Posted by: The TensorFlow MLIR Team
The TensorFlow ecosystem contains a number of compilers and optimizers that operate at multiple levels of the software and hardware stack. As a day-to-day user of TensorFlow, this multi-level stack might manifest itself as hard-to-understand compiler and runtime errors when using different kinds of hardware (GPUs, TPUs, mobile).
These components, starting from the graph, could be summarized like this:
In this diagram, we can see that TensorFlow graphs can be run a number of different ways. This includes:
- Sending them to the TensorFlow executor that invokes hand-written op-kernels
- Converting them to XLA High-Level Optimizer representation (XLA HLO), which in turn can invoke the LLVM compiler for CPU or GPU, or else continue to use XLA for TPU. (Or some combination of the two!)
- Converting them to TensorRT, nGraph, or another compiler format for a hardware-specific instruction set
- Converting graphs to TensorFlow Lite format, which is then executed inside the TensorFlow Lite runtime, or else further converted to run on GPUs or DSPs via the Android Neural Networks API (NNAPI) or related tech.
In addition, there are other even more sophisticated paths, including multiple rounds of optimization within each layer, such as the Grappler framework that optimizes tensor layout and operations in TensorFlow today.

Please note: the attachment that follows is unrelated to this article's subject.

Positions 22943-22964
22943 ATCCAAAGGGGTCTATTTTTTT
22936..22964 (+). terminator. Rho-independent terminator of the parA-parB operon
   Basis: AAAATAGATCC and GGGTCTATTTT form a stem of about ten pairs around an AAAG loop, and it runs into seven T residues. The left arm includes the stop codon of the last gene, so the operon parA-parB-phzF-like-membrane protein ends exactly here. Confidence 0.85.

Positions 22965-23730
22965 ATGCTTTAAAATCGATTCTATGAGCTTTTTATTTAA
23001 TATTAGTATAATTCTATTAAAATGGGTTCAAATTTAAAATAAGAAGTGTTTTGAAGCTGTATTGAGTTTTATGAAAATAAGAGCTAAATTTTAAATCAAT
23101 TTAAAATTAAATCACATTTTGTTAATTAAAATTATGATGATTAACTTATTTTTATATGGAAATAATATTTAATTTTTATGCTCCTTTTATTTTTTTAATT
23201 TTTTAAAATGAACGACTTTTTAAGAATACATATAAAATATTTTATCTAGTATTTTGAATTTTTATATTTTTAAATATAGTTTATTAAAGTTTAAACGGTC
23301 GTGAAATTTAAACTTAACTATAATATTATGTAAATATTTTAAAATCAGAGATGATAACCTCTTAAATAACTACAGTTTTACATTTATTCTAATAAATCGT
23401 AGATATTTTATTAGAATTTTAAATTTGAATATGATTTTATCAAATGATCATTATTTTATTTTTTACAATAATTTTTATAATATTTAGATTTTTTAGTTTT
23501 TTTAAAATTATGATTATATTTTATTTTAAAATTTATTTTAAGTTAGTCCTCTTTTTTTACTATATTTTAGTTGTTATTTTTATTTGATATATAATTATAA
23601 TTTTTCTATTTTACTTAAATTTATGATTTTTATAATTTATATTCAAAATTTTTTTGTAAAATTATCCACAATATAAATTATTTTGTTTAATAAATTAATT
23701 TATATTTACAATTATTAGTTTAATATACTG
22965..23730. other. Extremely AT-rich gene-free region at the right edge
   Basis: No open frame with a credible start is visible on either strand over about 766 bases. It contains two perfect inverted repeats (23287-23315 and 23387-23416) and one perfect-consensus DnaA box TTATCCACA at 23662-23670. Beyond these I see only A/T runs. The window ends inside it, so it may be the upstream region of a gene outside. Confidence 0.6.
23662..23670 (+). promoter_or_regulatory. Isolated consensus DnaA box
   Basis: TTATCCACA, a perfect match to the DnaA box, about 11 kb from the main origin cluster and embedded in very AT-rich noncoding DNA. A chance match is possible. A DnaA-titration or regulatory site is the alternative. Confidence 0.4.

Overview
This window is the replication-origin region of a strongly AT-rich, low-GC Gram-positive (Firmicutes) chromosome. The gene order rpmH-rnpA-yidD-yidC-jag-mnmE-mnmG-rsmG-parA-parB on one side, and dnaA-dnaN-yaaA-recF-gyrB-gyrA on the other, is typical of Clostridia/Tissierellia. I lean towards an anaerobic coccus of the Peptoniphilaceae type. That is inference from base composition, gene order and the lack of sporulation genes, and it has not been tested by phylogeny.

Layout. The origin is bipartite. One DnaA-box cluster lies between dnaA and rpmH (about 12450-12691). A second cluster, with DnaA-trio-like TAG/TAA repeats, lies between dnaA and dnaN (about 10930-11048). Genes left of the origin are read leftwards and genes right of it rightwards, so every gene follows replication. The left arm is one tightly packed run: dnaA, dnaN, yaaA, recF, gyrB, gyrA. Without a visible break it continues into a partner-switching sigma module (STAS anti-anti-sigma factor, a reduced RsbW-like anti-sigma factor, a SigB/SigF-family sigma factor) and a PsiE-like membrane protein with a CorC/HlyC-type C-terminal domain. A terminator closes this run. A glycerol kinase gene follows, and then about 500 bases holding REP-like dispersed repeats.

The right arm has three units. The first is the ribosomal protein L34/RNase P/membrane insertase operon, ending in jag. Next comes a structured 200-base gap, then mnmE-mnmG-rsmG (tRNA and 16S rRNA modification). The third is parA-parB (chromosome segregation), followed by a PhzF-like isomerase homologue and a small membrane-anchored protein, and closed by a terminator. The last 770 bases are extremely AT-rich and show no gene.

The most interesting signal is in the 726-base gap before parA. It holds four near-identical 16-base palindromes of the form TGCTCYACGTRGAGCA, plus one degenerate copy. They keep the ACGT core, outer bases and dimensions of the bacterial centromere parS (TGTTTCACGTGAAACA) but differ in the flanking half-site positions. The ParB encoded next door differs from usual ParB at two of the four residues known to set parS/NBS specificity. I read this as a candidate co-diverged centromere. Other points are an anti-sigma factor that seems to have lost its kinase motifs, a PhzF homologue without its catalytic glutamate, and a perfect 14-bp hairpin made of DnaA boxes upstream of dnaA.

While these numerous compiler and representation implementations substantially improve performance, this heterogeneous world can cause issues for end users, such as producing confusing error messages at the boundary between these systems. Also, new hardware and software stack creators must rebuild optimization and transformation passes for each new path.
With all this in mind, we’d like to announce MLIR, or Multi-Level Intermediate Representation. This is a representation format and library of compiler utilities that sits between the model representation and low-level compilers/executors that generate hardware-specific code. With MLIR, we want to enable novel explorations in optimizing compiler design and implementation, backed by production quality components.
We expect MLIR to be of interest to many groups, including:
- Compiler researchers and implementers looking to optimize performance and memory consumption of machine learning models
- Hardware makers looking for a way to connect their hardware to TensorFlow, such as TPUs, portable neural hardware in phones, and other custom ASICs
- People writing language bindings that want to take advantage of optimizing compilers and hardware acceleration.
MLIR is, at its heart, a flexible infrastructure for modern optimizing compilers. This means it consists of a specification for intermediate representations (IR) and a code toolkit to perform transformations on that representation. (In compiler parlance, as you move from higher-level representations to lower-level representations, these transformations can be called “lowerings”, and we’ll use that term ahead.)
MLIR is highly influenced by LLVM and unabashedly reuses many great ideas from it. It has a flexible type system, and allows representing, analyzing and transforming graphs combining multiple levels of abstraction in the same compilation unit. These abstractions include TensorFlow operations, nested polyhedral loop regions, and even LLVM instructions and fixed hardware operations and types.